A RAFT full of elephants and rats gets stranded on a remote island. The animals survive and reproduce. But as the generations pass, something odd happens: the elephants shrink to the size of Shetland ponies and the rats grow to the size of cats. They have found themselves at the mercy of one of evolution’s weird rules.
Most of us are familiar with evolution by natural selection, in which species change and diverge over time as those that successfully adapt to their environment pass on the genes that helped them flourish. What you might not be aware of, however, is that evolution’s work is in some places governed by a handful of rules that can have some pretty surprising results.
Near the poles, for instance, animals tend to grow larger than you might expect. In the tropics, meanwhile, birds often have strikingly big beaks, while their feathers may be unusually dark. And on islands, evolution gets very peculiar indeed – which explains why Sicily in Italy was once home to dwarf elephants just a metre tall and why rats in New Zealand are about twice the size of their mainland counterparts.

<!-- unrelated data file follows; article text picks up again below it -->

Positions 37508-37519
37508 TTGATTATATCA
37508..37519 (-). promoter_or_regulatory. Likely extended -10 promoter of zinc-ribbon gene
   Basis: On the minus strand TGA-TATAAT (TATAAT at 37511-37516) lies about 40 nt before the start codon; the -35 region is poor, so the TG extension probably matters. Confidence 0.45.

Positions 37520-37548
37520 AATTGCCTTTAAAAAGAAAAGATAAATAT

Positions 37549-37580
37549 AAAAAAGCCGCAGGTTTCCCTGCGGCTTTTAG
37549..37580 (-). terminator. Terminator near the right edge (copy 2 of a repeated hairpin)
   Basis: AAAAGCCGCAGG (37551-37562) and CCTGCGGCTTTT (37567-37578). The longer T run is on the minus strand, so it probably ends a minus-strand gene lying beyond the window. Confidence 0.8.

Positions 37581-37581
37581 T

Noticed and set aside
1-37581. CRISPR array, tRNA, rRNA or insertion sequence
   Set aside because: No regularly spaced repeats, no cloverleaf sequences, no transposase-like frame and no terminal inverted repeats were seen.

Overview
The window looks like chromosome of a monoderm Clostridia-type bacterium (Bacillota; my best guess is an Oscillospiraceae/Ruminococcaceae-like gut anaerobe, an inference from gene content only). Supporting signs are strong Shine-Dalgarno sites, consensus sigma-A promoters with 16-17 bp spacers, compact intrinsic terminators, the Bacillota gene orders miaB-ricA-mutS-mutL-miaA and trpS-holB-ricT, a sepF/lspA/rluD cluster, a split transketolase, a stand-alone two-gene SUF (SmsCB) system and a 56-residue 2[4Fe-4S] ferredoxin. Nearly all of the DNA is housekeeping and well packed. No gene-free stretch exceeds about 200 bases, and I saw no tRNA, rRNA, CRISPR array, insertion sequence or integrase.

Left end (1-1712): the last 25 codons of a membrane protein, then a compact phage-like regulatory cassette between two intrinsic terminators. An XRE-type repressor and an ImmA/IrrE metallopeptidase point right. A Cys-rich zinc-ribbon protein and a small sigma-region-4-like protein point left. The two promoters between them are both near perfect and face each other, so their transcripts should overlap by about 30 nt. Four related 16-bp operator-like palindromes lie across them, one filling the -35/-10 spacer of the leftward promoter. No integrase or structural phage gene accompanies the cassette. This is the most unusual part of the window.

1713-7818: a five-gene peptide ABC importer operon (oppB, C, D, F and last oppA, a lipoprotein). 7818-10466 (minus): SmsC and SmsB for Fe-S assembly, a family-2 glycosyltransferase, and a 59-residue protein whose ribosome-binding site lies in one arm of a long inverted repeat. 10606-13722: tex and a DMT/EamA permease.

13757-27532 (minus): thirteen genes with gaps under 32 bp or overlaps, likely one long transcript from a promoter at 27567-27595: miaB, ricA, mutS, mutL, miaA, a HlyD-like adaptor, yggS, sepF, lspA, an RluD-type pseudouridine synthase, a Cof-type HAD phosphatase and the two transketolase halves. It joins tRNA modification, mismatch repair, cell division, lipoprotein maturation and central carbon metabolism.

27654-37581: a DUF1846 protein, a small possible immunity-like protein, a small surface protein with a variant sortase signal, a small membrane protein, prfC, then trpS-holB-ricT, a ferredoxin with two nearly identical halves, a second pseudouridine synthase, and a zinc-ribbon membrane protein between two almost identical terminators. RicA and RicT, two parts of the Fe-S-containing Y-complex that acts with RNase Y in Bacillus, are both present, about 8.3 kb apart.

Many of the biological “rules” behind these patterns were proposed in the 19th century and it hasn’t been entirely clear whether they stand up to modern scrutiny. In the past decade, however, biologists have not only confirmed that many of these rules hold true, but also revealed the intriguing details of how and why they work. In some cases, researchers have even begun to use the rules to predict how species will evolve as the world warms.